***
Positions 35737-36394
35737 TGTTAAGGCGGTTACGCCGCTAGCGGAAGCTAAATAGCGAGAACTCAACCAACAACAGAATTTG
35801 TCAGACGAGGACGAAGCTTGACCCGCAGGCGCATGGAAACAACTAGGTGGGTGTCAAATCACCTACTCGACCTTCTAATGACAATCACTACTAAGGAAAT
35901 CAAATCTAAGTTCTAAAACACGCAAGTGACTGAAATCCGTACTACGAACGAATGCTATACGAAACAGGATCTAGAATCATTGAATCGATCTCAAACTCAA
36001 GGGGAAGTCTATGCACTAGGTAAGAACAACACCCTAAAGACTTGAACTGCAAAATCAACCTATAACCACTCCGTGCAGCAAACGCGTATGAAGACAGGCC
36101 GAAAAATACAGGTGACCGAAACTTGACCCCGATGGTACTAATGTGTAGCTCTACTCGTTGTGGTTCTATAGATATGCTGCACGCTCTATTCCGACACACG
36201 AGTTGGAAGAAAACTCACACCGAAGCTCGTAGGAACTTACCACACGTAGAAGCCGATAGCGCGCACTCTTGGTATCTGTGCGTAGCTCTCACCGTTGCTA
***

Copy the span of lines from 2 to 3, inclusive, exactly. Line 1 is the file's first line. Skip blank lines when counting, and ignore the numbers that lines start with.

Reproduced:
35737 TGTTAAGGCGGTTACGCCGCTAGCGGAAGCTAAATAGCGAGAACTCAACCAACAACAGAATTTG
35801 TCAGACGAGGACGAAGCTTGACCCGCAGGCGCATGGAAACAACTAGGTGGGTGTCAAATCACCTACTCGACCTTCTAATGACAATCACTACTAAGGAAAT